I love this time of every four years. It's the time when people of all political persuasions get whooped up about one vice-presidential candidate or another, in preparation for forgetting they exist after the election. (Ok, Dick "five draft deferments" Cheney has achieved the same infamy as his boss, which itself is no mean feat, but that's the exception.)
There's Sarah Palin, of course (more on her in a moment), but before that was the selection of Joe Biden and the criticism from the right that his selection signals a lack of self-confidence in Obama. That criticism - which, like most extreme criticism by either side, gets the partisans energized but ultimately falls apart after, say, five seconds of thought - appears to suggest some kind of new business model: show how confident you are in your leadership abilities by bringing only unqualified yes-men into your organization. After eight years of that very thing, you'd think they'd have learned by now. Who was Obama supposed to pick, a latter-day Dan Quayle?
Palin herself is an interesting choice for McCain. A great public speaker - Obama's good, but so far Palin looks like the best of the four - with a zip and charm ideal for the age of sound bite logic. (The two biggest applause points in John McCain's nomination acceptance speech were his first mention of Sarah Palin, and when she came out at the end. What are we saying here?) Will she hold up under scrutiny? Time will tell, and we'll learn more about her and the others as the campaign rolls on. Handlers are already moaning that she's the only one not getting privileged treatment from the media. Perhaps what Phil Gramm meant to say a few weeks ago was "we've become a party of whiners." I'm not sure it would have gotten him into any less trouble, but at least it would have addressed this point.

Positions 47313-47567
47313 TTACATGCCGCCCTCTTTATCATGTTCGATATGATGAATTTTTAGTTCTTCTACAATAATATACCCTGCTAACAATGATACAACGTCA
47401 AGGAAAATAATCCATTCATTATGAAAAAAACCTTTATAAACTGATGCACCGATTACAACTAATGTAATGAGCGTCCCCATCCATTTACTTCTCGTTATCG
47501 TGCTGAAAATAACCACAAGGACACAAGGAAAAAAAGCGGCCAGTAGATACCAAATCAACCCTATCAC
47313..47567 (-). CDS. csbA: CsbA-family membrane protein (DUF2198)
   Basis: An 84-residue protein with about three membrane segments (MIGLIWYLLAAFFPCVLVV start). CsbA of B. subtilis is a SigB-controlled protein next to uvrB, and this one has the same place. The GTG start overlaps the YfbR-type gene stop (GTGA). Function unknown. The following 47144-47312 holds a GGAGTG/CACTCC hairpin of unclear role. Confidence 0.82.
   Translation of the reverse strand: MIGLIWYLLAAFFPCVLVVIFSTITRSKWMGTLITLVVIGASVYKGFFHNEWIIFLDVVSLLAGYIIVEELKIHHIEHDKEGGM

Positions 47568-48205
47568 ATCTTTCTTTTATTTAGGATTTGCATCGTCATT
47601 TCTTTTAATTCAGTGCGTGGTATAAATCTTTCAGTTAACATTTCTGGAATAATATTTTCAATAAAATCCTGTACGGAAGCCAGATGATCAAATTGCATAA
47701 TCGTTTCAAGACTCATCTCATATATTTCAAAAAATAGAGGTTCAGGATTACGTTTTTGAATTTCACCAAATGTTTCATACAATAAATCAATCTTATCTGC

My take to date on Palin is this: she's presents herself well, is not afraid to make decisions, and has packed a lot of executive experience into a fairly short time. Plus, she's a woman, as the photo-ops with Mrs. Bush and Mrs. McCain remind us. And remind us. And let's not forget this one: frame it how you will, all these admirable personal attributes have been, and will continue to be, used to push the same old mean-spirited right-wing agenda that has been such a big part of getting us into the current mess. A colorful personality doesn't change that. She was suggested to McCain by Newt Gingrich, for heaven's sake. What does that tell you?
Yes, I know. Palin-McCain, sorry, I meant McCain-Palin, say they're about change. But - campaign-season emotions notwithstanding - hasn't experience taught us that "change" would just be code for a new, slightly modified mean-spirited right wing agenda? Sometimes we get so enamored with someone's plain talking style that we forget to pay attention to what they're saying.
It's ironic, then, that I'm not convinced any of this really matters. History has shown us that at the final moment people vote for a presidential candidate, not for a running-mate. Everyone remembers Lloyd Bentson leaving Dan Quayle speechless with his "You're no John Kennedy" punch, arguably still the most famous remark made in any debate, ever. (I didn't say most important. I said most famous.) It was strong stuff. And come election day, the ticket Quayle was on won, and the ticket Bentson was on was never seen or heard from again.